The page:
The Washington Monument was built to commemorate President George Washington. Construction began in 1848, but halted 150 feet up because of a lack of funds and also the Civil War. Construction began again and was completed in 1884. There is a difference in shading of the marble that makes up the first 150 feet from the rest of the structure, which attests to the halt in construction. Upon its completion, it was the tallest building in the world, until the Eiffel Tower came along several years later.
..Another view of the monument.
Halfway into our tour, we drove out onto the Potomac River and then our duck became a boat. The children on board were all given an opportunity to try their hand and steering. Above is my Sarah...
..and here is Robert.
Following our swim, we were given duck beaks and were allowed some time to try out their quacking noises...Sarah and my sister, Jeanie.
Gorgeous sculptures and fountain.
Our beautiful Capitol. It took many years to complete the building that we all know and love. It was begun in 1793, was partially burned by the British during the War of 1812. Finally, was completed just prior to the Civil War.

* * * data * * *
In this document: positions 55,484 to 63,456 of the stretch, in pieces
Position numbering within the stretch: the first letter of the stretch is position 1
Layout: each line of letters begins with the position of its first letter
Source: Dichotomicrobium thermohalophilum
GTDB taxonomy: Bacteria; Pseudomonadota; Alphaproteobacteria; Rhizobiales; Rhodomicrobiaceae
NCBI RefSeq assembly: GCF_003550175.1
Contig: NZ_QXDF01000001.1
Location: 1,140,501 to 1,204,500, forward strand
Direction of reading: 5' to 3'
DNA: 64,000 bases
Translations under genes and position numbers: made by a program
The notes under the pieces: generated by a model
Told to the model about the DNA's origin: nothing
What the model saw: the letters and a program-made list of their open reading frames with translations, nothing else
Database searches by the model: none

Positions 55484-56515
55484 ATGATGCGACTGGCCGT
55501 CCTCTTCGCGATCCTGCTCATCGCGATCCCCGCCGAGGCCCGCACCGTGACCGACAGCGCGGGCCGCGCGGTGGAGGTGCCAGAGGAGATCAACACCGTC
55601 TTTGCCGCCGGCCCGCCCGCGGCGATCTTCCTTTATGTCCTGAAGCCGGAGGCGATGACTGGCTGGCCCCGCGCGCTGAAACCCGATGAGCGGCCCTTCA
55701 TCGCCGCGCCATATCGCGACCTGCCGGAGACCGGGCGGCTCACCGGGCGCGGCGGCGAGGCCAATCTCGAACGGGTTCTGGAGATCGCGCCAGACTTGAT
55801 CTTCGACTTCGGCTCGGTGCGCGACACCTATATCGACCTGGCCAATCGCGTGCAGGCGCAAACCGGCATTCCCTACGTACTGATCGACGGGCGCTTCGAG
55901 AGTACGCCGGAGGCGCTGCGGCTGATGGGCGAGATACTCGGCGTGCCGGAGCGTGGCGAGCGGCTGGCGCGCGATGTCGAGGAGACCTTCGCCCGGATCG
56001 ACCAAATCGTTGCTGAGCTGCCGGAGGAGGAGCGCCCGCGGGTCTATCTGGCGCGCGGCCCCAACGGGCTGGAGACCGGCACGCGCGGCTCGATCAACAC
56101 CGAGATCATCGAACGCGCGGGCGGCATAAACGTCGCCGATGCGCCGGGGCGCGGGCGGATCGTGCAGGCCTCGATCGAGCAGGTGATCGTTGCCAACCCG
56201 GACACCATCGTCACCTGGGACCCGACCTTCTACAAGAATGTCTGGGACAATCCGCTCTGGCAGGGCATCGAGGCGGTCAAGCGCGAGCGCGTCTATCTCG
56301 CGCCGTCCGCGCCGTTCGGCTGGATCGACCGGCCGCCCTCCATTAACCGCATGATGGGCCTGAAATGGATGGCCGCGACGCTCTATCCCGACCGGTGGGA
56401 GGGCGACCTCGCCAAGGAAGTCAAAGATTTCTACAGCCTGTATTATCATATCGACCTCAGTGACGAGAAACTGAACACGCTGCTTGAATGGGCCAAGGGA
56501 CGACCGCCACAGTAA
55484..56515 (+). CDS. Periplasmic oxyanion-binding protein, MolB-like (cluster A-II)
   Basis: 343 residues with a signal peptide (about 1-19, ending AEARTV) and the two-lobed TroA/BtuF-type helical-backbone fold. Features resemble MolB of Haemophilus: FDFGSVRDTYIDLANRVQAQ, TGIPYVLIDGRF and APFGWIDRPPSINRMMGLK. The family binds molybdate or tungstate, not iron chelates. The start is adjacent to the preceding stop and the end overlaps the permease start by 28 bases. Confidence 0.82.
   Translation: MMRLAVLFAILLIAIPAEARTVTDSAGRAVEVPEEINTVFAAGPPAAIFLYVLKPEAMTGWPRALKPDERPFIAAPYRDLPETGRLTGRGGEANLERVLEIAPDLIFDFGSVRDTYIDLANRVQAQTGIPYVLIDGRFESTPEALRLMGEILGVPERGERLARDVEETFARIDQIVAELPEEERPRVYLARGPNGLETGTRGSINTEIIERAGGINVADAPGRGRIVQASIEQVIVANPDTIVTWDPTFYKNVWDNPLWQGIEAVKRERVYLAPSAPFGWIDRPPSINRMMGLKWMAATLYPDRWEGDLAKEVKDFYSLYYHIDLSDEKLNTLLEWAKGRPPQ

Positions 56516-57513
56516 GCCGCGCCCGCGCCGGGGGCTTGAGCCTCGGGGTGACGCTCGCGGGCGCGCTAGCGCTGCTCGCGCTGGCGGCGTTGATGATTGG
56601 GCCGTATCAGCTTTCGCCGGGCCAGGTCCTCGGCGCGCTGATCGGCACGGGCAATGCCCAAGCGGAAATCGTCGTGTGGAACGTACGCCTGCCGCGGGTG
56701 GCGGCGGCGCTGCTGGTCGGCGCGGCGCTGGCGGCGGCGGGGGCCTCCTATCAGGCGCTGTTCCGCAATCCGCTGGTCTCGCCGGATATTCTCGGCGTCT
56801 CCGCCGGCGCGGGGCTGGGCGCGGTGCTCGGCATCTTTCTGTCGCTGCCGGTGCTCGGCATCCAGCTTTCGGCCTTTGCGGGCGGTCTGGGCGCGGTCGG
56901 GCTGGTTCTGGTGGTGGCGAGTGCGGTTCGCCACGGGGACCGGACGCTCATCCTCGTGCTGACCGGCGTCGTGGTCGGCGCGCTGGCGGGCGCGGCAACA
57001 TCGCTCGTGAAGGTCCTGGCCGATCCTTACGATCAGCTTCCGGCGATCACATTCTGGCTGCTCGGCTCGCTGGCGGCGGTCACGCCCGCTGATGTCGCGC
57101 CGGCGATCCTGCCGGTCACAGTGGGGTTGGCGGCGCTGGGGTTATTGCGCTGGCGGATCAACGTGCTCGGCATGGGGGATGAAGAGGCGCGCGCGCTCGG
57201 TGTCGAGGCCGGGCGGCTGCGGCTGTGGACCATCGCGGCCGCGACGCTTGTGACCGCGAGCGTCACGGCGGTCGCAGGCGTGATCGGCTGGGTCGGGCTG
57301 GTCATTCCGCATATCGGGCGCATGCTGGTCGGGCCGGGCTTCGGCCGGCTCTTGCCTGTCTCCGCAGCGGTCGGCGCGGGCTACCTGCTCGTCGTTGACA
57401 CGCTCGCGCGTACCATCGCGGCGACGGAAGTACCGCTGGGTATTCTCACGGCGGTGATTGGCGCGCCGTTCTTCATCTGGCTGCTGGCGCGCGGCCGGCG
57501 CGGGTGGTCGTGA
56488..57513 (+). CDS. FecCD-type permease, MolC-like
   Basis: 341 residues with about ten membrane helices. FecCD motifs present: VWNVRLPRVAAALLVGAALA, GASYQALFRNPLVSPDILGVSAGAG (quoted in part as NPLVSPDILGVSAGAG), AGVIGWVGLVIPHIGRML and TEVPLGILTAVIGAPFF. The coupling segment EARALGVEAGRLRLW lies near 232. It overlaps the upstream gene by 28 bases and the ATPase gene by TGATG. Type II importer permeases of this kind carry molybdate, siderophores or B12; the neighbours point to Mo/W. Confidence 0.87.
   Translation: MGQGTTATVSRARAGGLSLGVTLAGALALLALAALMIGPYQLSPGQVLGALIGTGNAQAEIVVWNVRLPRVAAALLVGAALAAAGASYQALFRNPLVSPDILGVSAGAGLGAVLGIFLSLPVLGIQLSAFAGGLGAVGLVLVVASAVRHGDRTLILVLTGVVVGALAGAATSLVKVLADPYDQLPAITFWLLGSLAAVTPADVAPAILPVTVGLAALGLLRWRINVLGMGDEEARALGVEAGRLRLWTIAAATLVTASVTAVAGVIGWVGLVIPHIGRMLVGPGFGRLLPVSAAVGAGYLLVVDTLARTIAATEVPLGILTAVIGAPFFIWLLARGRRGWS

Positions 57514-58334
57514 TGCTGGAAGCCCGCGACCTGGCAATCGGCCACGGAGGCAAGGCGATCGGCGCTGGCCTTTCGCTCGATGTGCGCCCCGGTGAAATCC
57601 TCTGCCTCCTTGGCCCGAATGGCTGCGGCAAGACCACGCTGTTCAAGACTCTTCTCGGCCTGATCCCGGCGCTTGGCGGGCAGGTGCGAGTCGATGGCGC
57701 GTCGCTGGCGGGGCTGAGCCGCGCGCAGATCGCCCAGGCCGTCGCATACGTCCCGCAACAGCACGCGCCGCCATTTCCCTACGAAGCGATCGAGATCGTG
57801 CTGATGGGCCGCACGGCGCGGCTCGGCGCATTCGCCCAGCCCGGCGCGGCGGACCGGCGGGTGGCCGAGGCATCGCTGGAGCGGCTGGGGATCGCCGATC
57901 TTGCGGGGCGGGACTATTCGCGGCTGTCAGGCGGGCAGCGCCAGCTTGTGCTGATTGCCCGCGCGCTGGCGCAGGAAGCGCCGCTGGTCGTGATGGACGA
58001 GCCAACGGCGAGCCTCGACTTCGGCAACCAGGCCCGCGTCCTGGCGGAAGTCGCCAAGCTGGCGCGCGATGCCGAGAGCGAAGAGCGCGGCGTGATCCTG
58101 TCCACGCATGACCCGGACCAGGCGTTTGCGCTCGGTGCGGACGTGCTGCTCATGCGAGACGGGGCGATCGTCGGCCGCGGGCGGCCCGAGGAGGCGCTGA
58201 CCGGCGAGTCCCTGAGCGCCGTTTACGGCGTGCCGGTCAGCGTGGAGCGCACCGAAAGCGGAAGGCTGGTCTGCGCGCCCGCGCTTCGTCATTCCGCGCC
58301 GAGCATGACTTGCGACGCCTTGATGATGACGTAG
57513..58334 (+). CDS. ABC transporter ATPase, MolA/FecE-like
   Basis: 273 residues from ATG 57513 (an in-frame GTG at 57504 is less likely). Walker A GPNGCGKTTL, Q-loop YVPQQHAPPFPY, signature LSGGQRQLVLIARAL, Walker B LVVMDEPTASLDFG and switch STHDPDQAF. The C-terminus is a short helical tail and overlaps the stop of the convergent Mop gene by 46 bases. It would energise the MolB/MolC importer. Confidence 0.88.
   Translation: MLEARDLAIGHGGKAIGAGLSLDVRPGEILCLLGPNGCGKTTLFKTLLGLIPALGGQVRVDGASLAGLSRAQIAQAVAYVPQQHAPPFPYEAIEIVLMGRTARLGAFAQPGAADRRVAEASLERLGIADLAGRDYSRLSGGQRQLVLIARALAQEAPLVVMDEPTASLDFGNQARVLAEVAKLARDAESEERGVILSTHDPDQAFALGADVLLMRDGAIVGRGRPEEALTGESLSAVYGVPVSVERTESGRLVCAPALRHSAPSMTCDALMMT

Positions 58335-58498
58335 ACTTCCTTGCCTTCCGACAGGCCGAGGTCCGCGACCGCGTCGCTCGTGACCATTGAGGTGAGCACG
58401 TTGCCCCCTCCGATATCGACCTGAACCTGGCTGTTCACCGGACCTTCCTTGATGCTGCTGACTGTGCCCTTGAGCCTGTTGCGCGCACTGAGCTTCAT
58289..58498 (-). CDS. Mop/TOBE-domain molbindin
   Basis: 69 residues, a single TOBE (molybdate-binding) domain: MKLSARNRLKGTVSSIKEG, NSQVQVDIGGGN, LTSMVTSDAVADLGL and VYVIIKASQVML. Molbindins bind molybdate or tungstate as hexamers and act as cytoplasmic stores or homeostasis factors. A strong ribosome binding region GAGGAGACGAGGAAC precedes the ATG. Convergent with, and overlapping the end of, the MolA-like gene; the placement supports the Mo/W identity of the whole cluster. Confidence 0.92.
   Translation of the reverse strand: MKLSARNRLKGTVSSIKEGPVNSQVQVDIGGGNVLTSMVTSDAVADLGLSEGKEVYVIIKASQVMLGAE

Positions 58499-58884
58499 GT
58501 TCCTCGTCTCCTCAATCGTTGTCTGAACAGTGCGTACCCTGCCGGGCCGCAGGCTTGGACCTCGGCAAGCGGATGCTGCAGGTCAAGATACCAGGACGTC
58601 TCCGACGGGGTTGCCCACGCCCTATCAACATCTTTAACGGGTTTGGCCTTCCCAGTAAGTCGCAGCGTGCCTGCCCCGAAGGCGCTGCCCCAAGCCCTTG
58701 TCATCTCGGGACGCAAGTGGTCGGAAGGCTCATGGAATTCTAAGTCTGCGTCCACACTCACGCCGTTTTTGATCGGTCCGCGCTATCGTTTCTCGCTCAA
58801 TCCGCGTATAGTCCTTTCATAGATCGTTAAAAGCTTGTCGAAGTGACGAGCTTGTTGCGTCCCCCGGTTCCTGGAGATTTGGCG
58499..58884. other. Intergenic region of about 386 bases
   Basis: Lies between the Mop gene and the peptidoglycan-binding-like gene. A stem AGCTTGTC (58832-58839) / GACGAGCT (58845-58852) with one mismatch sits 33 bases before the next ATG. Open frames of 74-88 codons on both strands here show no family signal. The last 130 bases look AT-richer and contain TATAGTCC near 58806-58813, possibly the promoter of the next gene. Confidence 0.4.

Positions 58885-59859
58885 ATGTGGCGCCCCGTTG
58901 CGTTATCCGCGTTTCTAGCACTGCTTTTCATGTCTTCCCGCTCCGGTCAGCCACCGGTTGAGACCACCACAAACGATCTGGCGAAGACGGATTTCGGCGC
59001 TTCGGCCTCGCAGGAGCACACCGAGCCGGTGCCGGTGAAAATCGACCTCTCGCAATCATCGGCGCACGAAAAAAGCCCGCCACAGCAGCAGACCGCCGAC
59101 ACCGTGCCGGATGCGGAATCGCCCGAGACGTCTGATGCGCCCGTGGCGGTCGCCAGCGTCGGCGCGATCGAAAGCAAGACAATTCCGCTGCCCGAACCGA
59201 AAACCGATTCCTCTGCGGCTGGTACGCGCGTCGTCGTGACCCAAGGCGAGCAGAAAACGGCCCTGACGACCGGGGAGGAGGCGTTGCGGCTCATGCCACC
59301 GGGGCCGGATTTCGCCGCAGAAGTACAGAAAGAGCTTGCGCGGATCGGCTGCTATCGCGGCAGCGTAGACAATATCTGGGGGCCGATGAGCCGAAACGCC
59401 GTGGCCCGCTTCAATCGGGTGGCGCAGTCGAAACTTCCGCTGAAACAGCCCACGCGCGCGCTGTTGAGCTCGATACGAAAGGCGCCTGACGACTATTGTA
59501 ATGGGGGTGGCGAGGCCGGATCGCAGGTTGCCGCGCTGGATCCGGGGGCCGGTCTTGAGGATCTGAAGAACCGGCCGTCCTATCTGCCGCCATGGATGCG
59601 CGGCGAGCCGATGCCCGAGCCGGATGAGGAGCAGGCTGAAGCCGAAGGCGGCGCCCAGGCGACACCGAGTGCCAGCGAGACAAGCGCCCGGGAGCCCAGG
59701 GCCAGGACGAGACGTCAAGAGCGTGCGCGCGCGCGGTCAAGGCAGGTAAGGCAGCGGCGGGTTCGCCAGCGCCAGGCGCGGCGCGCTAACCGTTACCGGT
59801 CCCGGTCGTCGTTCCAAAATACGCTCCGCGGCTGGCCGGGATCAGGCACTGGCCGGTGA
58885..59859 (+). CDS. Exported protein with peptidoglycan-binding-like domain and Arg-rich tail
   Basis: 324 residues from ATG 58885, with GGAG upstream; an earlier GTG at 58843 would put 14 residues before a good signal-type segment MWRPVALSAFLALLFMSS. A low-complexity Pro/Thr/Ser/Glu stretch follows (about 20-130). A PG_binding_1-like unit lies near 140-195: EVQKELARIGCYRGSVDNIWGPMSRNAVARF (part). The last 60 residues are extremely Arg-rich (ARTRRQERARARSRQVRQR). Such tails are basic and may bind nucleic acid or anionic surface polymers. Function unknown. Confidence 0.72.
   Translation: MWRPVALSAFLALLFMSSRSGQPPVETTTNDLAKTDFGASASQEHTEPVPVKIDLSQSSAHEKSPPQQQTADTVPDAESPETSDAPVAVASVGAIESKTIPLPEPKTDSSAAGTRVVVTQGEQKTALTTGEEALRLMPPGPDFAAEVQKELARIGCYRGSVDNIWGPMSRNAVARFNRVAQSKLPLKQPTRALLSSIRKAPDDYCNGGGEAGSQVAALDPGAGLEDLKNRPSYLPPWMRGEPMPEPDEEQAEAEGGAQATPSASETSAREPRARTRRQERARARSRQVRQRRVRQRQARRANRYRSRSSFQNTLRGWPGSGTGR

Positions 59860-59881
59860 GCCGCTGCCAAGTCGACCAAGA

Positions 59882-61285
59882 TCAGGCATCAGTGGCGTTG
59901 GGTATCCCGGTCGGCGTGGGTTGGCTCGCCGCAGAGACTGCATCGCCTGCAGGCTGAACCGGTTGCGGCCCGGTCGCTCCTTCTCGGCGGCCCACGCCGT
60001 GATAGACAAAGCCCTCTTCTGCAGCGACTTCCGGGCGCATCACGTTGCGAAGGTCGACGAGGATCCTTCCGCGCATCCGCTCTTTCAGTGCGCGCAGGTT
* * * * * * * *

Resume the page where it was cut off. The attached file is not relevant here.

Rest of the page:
The Supreme Court of the land. Construction was completed in 1935.
One happy, but tuckered out boy, who enjoyed his DC adventure.
If you are interested in including a DC Ducks tour in your next trip to our Nation's Capitol, check out the website HERE or call: 1-202-966-DUCK.
Also, I highly recommend the Spy Museum. That was our first stop on this same day, but do to a restriction on personal photography, I have no pictures of the fun we had there.

Well, I hope you enjoyed the tour. Be sure and check out more posts for Outdoor Wednesday by clicking on the link above.


The Quintessential Magpie said...

Oh, what a fun thing that duck is! And I love Washington. My cousin lives there, and I haven't been to see him in years. This post reminds me of why I need to plan a trip. I usually go see him at his summer place, but now I want to see Washington again. Thanks for sharing...

Oh, and maybe I'll try a duck!


Sheila :-)

Thoughtfully blended hearts said...

What a fun tour...looks like you all had a wonderful time in DC...

Beautiful Pear Tree Lane said...

Hi Elizabeth, Isn't Washington a great place to visit?
It sure looks as though your family enjoyed it. Thanks for sharing.

Terry said...

What a great tour....and the tour guide...he is quite cute!!